As spoiler season for Guilds of Ravnica wraps up and we look forward to the start of a new format and say goodbye to M19 (finally), I thought it might be fun to take a look at, in my opinion, what characteristics make up a good limited format. I went back and examined the cards, mechanics, and archetypes from my four favorite draft environments: Dominaria, Hour of Devastation, Khans of Tarkir, and Innistrad. What made these formats shine, stand out among the rest, and cause me to want to go back and draft them again and again right up until they rotated? I’ve got the answers below. Let’s countdown the Top 8 Characteristics of a Great Limited Format!
8. Colorless Mana Fixing
Anyone who has watched me do a draft of DOM knows that my love for
Skittering Surveyor knows no bounds. I truly believe this was the best common in that format because of the flexibility it provided you during the draft. HOU had
Survivors' Encampment, and
Traveler’s Amulet (the latter also appeared in ISD.) KTK had a full cycle of common dual lands and uncommon trilands. Giving all colors, not just green, access to mana fixing and ramp opens up the format to a number of options that strict two color draft environments just can’t offer. And while we’re on the subject of lands…
7. Lands as Viable Draft Picks
Okay, I admit this may be showing my bias for multi-color nonsense decks. But I also think it shows my love for Cube as well. One of the biggest level-ups for any cube drafter is realizing the power of picking lands. Duals and fetches are some of the best cards in any Cube environment and that is because a strong mana base leads to a consistent deck. And in a game with lots of variance, consistency is quite powerful. When lands are viable picks in a non-cube limited environment, it adds an extra layer of decisionmaking in draft. Choosing when to take a land versus an actual spell provides an interesting tension for any drafter to navigate. The memorials in DOM, the Deserts in HOU, and the duals and tri-lands in KTK all added an extra layer of challenge to those drafts.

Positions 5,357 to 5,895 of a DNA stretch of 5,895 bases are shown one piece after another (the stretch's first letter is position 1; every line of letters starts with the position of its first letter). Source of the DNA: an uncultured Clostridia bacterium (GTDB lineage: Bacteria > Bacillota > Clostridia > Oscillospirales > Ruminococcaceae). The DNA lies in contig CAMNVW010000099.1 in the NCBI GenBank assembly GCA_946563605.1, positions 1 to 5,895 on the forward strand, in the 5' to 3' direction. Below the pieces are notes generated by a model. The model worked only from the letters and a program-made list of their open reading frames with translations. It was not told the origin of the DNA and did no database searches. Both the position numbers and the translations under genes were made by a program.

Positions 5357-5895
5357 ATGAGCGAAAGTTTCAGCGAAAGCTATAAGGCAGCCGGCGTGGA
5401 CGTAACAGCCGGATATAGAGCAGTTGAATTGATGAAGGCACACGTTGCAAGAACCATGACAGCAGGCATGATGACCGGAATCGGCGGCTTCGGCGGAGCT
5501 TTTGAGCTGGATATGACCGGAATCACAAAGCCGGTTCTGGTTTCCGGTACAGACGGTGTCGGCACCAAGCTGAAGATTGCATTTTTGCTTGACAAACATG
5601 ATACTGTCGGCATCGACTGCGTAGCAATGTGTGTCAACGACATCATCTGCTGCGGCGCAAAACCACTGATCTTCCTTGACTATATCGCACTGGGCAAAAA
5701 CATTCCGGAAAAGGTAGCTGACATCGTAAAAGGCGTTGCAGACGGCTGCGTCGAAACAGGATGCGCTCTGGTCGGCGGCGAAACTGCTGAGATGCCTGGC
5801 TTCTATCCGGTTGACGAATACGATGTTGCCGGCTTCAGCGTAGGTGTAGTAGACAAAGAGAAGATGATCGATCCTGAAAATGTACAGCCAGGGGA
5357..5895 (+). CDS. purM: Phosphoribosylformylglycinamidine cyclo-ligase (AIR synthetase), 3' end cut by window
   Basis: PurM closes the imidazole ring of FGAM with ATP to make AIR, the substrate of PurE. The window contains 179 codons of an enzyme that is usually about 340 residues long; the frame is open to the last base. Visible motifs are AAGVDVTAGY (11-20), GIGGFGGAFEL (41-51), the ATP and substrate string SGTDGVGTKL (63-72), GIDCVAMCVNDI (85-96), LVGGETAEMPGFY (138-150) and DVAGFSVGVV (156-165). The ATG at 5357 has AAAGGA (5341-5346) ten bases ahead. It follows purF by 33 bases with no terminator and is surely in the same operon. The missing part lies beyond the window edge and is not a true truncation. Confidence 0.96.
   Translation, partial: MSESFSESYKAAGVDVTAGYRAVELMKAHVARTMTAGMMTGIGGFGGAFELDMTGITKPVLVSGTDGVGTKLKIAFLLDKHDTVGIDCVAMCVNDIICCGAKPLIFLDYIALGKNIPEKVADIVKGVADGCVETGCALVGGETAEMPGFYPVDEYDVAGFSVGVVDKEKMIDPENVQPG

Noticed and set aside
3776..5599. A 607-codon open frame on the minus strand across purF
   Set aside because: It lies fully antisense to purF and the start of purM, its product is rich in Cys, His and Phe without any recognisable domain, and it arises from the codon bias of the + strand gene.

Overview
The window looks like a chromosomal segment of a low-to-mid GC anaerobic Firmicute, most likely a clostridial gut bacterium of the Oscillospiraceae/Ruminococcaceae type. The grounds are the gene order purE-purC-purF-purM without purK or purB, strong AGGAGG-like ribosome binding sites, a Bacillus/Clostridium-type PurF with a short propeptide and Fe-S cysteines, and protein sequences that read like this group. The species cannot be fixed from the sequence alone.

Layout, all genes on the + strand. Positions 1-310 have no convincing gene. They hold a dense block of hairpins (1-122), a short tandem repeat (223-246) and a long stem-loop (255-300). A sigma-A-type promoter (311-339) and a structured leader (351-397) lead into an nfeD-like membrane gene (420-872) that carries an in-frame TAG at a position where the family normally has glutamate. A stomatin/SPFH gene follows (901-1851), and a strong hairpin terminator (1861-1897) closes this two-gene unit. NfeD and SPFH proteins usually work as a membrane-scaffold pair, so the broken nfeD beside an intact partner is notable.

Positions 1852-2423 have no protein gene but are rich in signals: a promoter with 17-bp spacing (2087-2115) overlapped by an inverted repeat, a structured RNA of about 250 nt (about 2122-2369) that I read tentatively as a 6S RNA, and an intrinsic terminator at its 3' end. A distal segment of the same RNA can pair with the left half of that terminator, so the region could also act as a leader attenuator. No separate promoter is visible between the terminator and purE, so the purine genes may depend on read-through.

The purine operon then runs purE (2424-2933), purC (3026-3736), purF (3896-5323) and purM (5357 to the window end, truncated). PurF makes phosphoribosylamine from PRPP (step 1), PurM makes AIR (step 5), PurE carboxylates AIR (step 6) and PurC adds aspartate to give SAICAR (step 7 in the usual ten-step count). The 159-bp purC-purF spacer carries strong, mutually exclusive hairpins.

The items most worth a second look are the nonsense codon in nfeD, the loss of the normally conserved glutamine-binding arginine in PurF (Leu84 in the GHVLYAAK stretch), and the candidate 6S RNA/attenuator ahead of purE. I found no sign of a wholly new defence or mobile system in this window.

6. Strong Removal at Common
The days of
Doom Blade and
Lightning Bolt at common are behind us and I don’t mourn them. I think the varying degree of power of removal we are offered, both in mana cost and restrictions, makes for an interesting puzzle to solve as we begin to figure out a format. A great limited format has strong removal at common in almost all five colors. Additionally, the color requirements of that removal plays a large role in how flexible that removal is.
Blessed Light being splashable made a huge difference in giving all drafters catch-all answers to the powerful threats that needed to be answered in DOM.
Brimstone Volley was probably the best common in all of ISD, and it was splashable! I also think a deep limited environment gives strong interaction to blue and green, two colors that often get shafted in the removal department.
Blink of an Eye from DOM was one of the best commons,
Prey Upon from ISD was the first of a long line of fight spells, with
Savage Punch being one of the best commons in KTK and likewise for
Ambuscade in HOU. And
Claustrophobia in ISD ushered in a new wave of removal, allowing blue to interact not just with bounce or counterspells but with its own
5. Rares and Uncommons Worth Building Around
Where to begin here? I think it’s no coincidence that so many of my favorite sets are multicolor formats. They allow you to find your lane and be rewarded for it. But they also offer some of the most fun build-arounds in limited history.
Secret Plans in KTK,
Burning Vengeance and
Spider Spawning from ISD,
Imminent Doom and
Abandoned Sarcophagus from HOU, and my personal favorite,
Lich’s Mastery from DOM. A lot of these niche cards were written off in initial set reviews. I personally gave
Lich's Mastery a big fat F. When seemingly junk rares or uncommons end up having a very strong home in the right deck, that makes for incredibly fun and rewarding drafts. Magic players like to feel smart, and successfully navigating a draft centered around a powerful build around is one of the best ways to feel like a genius.
4. Synergy Decks that are Greater than the Sum of Their Parts
This may seem like a repeat of #5, but synergy decks are a whole other beast. It’s one thing to first pick a powerful but niche rare and draft a deck around it.